The specific tax liability requirement of $161,000 for 2016, can be found in paragraph 3.30 (page 19) of the IRS publication “Rev. Proc. 2015-53”, concerning 2016 Adjusted Items. Beginning in the first quarter of 2017, the tax liability requirement for a covered expatriate was $162,000 and it can be found in paragraph 3.32 (page 21) of the IRS publication “Rev. Proc. 2016-55” concerning 2017 Adjusted Items. Beginning in the first quarter of 2018, the tax liability requirement for a covered expatriate was $165,000 and it can be found in paragraph 3.32 (page 19) of the IRS publication “Rev. Proc. 2017-58” concerning 2018 Adjusted Items. Beginning in the first quarter of 2019, the tax liability requirement for a covered expatriate was $168,000 and it can be found in paragraph 3.37 (page 22) of the IRS publication “Rev. Proc. 2018-57” concerning 2019 Adjusted Items.

If we take the minimum amount of tax that would place a person’s name on the lists for 2017 and work backwards, we find that to have your name placed on one of the lists, you would have to have an income of around $617,000. That would put the taxpayer in the top 1% of taxpayers. Let’s look at how we determine this.

According to the latest IRS Collections Data (Tax Year 2017), the top 1% of taxpayers paid U.S. income tax at an average rate of 26.73%. That percentage is pretty similar for other nearby higher and lower income groups, so it’s a good starting place. We simply divide the lowest tax load by 26.73%.

$165,000 / 0.2673 = $617,284

Next we note, from the same IRS data, that the income floor, to make it into the top 1% of taxpayers in 2017, was $515,371. That means that someone who earned $617,284 should be safely in the top 1% of taxpayers in 2017. We could get a little more detailed. But the result would still place the taxpayer in the top 1% of taxpayers. The whole point is that to be a covered expatriate, one almost certainly has to be in the top 1% of taxpayers.

Using the same IRS data, we find that the top 1% of taxpayers paid 38.47% of all US income tax collected in 2017. Let’s put that a different way. Well over a third of all personal federal income tax collected in the USA, is paid by just the 1% of wealthiest taxpayers.

Then consider that, according to the Joint Committee on Taxation, 51% of tax units (roughly households) don’t have enough income to incur any tax liability. In other words, over half of Americans either don’t pay federal income tax or receive back all of what they do pay. What this means is that the top 1% of taxpayers represents the wealthiest one-half percent of all U.S. citizens and long-term permanent residents.

So what all of this boils down to is that to be included on one of the lists that have become popularly known as the “Taxpatriot Lists” or just “Taxpat Lists”, one most likely has an income that places him in the top one-half percent (1/2%) of wealthiest Americans and that income group is responsible for 38.47% of all U.S. income tax actually collected. Moreover, that very tiny group of very wealthy taxpayers is also the same group of people whose investment dollars underwrite most job creation in the USA.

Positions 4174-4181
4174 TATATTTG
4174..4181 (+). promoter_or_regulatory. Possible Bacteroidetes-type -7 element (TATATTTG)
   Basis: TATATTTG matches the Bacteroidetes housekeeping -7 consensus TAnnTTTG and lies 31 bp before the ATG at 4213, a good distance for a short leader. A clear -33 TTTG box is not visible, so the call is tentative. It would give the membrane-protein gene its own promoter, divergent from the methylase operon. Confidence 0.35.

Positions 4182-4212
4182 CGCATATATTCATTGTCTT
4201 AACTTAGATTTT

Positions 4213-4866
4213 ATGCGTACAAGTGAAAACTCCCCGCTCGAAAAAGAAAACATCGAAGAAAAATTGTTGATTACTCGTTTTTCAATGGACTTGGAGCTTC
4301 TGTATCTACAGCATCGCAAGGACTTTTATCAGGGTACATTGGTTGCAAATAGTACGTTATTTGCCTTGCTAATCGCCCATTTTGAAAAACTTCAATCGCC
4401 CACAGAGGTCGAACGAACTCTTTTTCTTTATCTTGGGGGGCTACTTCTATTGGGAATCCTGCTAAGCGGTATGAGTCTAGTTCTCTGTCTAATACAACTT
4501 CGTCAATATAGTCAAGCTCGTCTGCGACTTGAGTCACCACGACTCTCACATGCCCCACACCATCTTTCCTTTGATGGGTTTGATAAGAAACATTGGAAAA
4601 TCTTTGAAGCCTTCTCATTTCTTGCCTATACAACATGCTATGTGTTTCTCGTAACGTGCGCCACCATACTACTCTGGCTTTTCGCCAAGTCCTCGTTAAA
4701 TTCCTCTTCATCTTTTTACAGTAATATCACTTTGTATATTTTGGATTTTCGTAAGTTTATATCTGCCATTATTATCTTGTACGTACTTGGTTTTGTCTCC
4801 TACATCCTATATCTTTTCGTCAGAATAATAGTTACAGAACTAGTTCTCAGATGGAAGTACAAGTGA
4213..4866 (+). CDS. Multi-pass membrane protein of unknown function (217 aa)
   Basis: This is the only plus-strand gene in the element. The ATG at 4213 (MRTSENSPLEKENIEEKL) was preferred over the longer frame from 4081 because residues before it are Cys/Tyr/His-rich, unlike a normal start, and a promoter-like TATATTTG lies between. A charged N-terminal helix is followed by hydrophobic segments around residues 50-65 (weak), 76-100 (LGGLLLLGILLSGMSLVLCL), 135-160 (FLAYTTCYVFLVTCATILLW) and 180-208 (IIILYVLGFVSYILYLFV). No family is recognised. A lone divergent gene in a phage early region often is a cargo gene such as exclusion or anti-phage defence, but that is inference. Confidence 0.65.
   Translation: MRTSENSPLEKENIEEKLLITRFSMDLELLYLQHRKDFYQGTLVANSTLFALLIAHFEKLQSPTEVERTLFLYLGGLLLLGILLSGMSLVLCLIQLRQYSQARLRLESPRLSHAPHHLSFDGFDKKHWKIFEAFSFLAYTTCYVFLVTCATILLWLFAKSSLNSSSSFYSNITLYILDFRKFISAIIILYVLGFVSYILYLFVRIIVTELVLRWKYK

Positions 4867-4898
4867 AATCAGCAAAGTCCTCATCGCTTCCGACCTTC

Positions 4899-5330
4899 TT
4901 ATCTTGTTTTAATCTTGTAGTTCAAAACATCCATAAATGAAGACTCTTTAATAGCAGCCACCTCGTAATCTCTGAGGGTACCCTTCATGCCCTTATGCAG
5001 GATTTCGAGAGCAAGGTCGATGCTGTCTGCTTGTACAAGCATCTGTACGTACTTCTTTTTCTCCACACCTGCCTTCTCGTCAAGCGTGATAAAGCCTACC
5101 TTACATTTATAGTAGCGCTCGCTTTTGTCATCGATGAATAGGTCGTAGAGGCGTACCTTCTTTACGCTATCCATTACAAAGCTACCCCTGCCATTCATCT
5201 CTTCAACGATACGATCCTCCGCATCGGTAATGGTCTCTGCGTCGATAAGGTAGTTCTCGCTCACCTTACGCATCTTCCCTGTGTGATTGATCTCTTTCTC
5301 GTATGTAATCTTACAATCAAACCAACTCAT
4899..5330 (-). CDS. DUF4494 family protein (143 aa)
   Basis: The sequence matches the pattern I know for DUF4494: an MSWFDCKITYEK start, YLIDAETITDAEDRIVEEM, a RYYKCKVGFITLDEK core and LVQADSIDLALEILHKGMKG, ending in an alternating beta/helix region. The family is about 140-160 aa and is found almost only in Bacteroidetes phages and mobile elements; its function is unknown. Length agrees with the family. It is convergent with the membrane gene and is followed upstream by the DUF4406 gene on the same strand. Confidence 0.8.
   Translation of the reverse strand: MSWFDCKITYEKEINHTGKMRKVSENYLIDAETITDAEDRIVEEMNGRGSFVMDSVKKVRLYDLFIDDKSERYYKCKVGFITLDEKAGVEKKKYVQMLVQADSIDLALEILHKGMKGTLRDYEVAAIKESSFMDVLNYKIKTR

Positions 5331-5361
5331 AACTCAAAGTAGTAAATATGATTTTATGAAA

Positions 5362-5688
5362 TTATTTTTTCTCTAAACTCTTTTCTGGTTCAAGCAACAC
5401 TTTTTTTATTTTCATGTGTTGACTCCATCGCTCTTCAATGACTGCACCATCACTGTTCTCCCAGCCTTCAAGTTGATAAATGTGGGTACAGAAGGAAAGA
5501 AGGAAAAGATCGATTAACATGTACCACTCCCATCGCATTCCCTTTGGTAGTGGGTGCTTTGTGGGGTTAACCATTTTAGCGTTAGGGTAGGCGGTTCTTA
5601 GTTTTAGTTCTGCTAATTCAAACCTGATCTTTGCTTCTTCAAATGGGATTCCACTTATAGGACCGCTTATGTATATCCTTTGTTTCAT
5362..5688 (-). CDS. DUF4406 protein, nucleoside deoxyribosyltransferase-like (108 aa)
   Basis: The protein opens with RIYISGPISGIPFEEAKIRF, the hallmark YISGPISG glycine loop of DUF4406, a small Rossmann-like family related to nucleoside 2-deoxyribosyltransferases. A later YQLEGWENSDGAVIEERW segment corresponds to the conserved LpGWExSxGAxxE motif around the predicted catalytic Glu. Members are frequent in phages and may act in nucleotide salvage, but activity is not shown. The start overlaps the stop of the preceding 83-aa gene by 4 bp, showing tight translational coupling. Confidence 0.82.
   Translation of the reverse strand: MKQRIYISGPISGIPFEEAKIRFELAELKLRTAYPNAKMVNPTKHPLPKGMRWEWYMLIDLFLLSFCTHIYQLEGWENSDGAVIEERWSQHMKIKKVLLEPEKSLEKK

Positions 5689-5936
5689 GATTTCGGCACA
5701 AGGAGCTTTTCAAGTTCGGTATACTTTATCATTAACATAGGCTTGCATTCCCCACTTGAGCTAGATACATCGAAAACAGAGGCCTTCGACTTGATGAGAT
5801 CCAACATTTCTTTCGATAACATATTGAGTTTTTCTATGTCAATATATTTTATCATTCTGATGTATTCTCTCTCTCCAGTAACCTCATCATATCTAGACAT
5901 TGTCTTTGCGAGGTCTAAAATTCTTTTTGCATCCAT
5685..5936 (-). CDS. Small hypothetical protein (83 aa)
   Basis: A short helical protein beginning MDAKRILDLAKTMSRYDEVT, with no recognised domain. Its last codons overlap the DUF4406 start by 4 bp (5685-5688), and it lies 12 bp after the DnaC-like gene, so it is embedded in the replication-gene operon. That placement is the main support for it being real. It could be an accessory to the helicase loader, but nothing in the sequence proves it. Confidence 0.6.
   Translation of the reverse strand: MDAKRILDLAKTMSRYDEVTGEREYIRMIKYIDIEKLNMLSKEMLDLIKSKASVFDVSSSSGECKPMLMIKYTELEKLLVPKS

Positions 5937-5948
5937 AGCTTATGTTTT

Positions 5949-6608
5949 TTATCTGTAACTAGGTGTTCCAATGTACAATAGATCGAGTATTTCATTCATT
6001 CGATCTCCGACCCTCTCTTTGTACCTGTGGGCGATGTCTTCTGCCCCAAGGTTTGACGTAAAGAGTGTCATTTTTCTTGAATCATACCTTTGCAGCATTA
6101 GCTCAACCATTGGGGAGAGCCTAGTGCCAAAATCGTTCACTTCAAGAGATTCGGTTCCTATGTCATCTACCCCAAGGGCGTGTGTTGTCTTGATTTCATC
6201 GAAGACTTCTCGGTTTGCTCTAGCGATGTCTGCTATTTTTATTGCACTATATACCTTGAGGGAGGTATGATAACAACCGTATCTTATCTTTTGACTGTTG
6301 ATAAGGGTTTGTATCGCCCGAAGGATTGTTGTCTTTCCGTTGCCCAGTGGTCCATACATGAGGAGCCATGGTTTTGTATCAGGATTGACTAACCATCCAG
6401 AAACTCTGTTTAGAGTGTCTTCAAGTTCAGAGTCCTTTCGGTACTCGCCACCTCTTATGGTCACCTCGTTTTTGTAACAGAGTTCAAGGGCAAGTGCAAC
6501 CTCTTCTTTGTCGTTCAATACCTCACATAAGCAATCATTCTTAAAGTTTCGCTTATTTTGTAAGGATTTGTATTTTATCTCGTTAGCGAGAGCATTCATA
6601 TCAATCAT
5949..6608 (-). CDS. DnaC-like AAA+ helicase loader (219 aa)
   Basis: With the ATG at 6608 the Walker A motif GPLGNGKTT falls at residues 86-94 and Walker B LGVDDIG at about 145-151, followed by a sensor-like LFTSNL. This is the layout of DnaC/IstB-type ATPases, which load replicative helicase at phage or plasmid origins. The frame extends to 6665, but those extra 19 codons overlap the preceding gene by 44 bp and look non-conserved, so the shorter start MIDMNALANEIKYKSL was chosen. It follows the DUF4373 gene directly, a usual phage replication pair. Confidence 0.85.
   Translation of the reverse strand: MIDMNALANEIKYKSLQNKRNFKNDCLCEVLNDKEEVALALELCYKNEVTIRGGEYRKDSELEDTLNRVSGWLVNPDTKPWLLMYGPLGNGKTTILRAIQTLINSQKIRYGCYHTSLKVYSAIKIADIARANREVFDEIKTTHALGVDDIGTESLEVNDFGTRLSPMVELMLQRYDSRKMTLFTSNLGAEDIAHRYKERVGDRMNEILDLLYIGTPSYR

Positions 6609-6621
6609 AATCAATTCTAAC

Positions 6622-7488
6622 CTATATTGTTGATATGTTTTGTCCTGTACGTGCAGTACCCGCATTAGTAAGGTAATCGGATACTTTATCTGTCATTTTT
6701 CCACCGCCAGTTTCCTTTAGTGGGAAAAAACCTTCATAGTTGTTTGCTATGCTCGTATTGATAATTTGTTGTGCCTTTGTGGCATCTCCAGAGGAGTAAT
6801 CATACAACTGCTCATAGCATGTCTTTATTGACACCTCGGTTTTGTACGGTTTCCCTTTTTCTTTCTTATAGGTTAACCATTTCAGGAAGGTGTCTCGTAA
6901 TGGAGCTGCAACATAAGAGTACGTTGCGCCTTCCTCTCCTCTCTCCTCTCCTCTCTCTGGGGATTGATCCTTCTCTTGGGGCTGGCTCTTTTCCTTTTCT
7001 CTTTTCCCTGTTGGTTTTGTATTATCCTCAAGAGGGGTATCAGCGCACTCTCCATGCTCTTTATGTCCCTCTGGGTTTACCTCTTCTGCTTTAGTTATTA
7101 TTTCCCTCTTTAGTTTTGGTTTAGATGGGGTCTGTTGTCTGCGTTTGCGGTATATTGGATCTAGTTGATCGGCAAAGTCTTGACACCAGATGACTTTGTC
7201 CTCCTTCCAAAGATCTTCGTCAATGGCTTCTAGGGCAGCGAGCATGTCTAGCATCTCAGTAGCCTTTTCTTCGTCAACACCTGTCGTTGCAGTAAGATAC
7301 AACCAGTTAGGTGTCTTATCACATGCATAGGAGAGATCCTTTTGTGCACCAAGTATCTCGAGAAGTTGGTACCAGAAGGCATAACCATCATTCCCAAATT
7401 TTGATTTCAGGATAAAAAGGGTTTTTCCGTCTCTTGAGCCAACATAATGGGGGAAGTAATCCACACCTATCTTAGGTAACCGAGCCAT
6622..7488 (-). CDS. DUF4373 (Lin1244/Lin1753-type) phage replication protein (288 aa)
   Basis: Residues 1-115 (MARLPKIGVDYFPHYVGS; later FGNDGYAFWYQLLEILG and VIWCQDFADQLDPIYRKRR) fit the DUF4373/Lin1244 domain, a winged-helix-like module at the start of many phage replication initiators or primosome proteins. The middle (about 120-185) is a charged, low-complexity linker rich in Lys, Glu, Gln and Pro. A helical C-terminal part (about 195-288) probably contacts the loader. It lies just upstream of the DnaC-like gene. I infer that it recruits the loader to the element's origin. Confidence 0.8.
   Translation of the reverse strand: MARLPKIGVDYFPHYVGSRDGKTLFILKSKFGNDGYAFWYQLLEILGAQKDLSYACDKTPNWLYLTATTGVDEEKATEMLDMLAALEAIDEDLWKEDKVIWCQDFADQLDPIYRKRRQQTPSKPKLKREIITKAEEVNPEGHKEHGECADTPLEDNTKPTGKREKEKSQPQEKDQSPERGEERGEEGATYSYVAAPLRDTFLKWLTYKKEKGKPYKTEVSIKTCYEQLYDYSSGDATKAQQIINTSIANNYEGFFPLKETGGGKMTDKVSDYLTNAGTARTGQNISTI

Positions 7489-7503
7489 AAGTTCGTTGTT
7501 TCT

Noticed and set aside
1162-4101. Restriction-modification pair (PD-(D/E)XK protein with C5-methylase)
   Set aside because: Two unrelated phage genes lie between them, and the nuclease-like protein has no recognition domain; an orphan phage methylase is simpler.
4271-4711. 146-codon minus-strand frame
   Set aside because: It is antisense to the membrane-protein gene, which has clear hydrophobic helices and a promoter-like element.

During the Obama years, the wealthy were leaving at a rate DOUBLE their proportion of all U.S. taxpayers, in general.

Data from several reliable sources, including the highly respected, HSBC Expat Explorer Report (see page 4), indicates that those who earn more than $250,000 a year (a group, which makes up just three percent of U.S. citizens), makes up at least seven percent of renouncers or double their percentage of the U.S. population! Let me rephrase that. Although the 7% cited in that report doesn’t sound like much, that’s a number that should be only 3% percent, were expatriation proportional across all income groups!

Looking back at the IRS Collections Data, we see that in that year (2014), a person who earned $250,000 was in the top 3% of taxpayers. So, were expatriation proportional, expats earning more than $250,000 should make up roughly 3% of expats, not 7%. But that was in 2014. Obama was in office for two more years. Look at the chart. Things got almost 60% worse, between 2014 and 2016.

But the important thing to remember is that these people make up the income group who pay the lion’s share of taxes and whose investments are responsible for funding the lion’s share of jobs in the USA!

These extremely prolific taxpayers are the people who are still fleeing the USA in disproportionate numbers. Sure, President Trump has those numbers dropping fast. But Obama did so much damage, over eight years, that Trump still has his work cut out for him.

As you can see from the chart, the last year that George W. Bush left office, there were only 231 formal renunciations of “covered expatriates”. The last year that Obama was in office, there were a whopping 5,409 such formal renunciations. That represents a 2,342% increase in wealth flight, during Obama’s eight years of “Soak the Rich” policies. Here’s the math. Simply divide the 2016 number by the 2008 number and multiply by 100, to convert from decimal to percent.